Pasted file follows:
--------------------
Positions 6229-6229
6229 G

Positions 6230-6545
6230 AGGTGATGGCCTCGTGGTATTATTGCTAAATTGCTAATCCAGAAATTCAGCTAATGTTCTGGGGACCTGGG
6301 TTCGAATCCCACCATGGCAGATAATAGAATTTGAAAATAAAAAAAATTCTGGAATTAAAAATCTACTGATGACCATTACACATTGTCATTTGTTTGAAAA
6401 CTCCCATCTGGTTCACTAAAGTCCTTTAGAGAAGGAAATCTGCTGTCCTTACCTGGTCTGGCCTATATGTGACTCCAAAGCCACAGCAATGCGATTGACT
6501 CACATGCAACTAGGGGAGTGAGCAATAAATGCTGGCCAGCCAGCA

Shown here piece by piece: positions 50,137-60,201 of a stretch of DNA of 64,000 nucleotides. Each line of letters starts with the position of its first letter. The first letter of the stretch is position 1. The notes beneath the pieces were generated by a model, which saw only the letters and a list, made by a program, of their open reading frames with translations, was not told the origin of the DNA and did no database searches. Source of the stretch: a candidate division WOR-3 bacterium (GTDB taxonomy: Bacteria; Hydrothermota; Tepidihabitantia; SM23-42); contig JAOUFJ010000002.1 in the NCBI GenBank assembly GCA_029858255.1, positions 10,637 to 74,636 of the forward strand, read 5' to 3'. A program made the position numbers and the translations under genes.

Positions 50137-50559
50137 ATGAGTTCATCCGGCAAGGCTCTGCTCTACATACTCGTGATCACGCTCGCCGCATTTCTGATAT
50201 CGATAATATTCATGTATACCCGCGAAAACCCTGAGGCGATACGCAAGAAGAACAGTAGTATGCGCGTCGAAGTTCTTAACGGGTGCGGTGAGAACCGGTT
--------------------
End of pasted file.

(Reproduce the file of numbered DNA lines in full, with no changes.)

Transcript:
Positions 6229-6229
6229 G

Positions 6230-6545
6230 AGGTGATGGCCTCGTGGTATTATTGCTAAATTGCTAATCCAGAAATTCAGCTAATGTTCTGGGGACCTGGG
6301 TTCGAATCCCACCATGGCAGATAATAGAATTTGAAAATAAAAAAAATTCTGGAATTAAAAATCTACTGATGACCATTACACATTGTCATTTGTTTGAAAA
6401 CTCCCATCTGGTTCACTAAAGTCCTTTAGAGAAGGAAATCTGCTGTCCTTACCTGGTCTGGCCTATATGTGACTCCAAAGCCACAGCAATGCGATTGACT
6501 CACATGCAACTAGGGGAGTGAGCAATAAATGCTGGCCAGCCAGCA

Shown here piece by piece: positions 50,137-60,201 of a stretch of DNA of 64,000 nucleotides. Each line of letters starts with the position of its first letter. The first letter of the stretch is position 1. The notes beneath the pieces were generated by a model, which saw only the letters and a list, made by a program, of their open reading frames with translations, was not told the origin of the DNA and did no database searches. Source of the stretch: a candidate division WOR-3 bacterium (GTDB taxonomy: Bacteria; Hydrothermota; Tepidihabitantia; SM23-42); contig JAOUFJ010000002.1 in the NCBI GenBank assembly GCA_029858255.1, positions 10,637 to 74,636 of the forward strand, read 5' to 3'. A program made the position numbers and the translations under genes.

Positions 50137-50559
50137 ATGAGTTCATCCGGCAAGGCTCTGCTCTACATACTCGTGATCACGCTCGCCGCATTTCTGATAT
50201 CGATAATATTCATGTATACCCGCGAAAACCCTGAGGCGATACGCAAGAAGAACAGTAGTATGCGCGTCGAAGTTCTTAACGGGTGCGGTGAGAACCGGTT